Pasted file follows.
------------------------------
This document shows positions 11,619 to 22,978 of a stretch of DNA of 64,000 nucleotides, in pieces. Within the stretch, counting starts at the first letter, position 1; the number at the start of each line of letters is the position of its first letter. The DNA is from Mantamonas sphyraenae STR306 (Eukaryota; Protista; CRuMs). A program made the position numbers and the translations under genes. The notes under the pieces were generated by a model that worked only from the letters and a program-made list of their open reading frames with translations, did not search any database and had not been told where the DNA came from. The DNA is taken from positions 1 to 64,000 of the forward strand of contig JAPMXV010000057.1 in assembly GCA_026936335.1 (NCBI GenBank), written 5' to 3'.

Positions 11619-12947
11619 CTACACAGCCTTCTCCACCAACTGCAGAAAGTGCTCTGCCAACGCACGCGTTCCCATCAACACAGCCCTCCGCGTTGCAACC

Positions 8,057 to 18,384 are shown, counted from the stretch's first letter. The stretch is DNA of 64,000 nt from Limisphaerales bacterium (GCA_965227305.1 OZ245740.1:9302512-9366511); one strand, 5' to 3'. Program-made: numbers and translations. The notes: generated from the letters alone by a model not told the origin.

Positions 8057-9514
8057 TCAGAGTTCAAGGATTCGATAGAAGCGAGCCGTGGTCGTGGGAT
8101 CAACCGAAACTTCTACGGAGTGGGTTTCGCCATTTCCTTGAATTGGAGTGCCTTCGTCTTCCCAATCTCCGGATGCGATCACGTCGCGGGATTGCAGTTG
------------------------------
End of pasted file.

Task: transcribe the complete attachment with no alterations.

This document shows positions 11,619 to 22,978 of a stretch of DNA of 64,000 nucleotides, in pieces. Within the stretch, counting starts at the first letter, position 1; the number at the start of each line of letters is the position of its first letter. The DNA is from Mantamonas sphyraenae STR306 (Eukaryota; Protista; CRuMs). A program made the position numbers and the translations under genes. The notes under the pieces were generated by a model that worked only from the letters and a program-made list of their open reading frames with translations, did not search any database and had not been told where the DNA came from. The DNA is taken from positions 1 to 64,000 of the forward strand of contig JAPMXV010000057.1 in assembly GCA_026936335.1 (NCBI GenBank), written 5' to 3'.

Positions 11619-12947
11619 CTACACAGCCTTCTCCACCAACTGCAGAAAGTGCTCTGCCAACGCACGCGTTCCCATCAACACAGCCCTCCGCGTTGCAACC

Positions 8,057 to 18,384 are shown, counted from the stretch's first letter. The stretch is DNA of 64,000 nt from Limisphaerales bacterium (GCA_965227305.1 OZ245740.1:9302512-9366511); one strand, 5' to 3'. Program-made: numbers and translations. The notes: generated from the letters alone by a model not told the origin.

Positions 8057-9514
8057 TCAGAGTTCAAGGATTCGATAGAAGCGAGCCGTGGTCGTGGGAT
8101 CAACCGAAACTTCTACGGAGTGGGTTTCGCCATTTCCTTGAATTGGAGTGCCTTCGTCTTCCCAATCTCCGGATGCGATCACGTCGCGGGATTGCAGTTG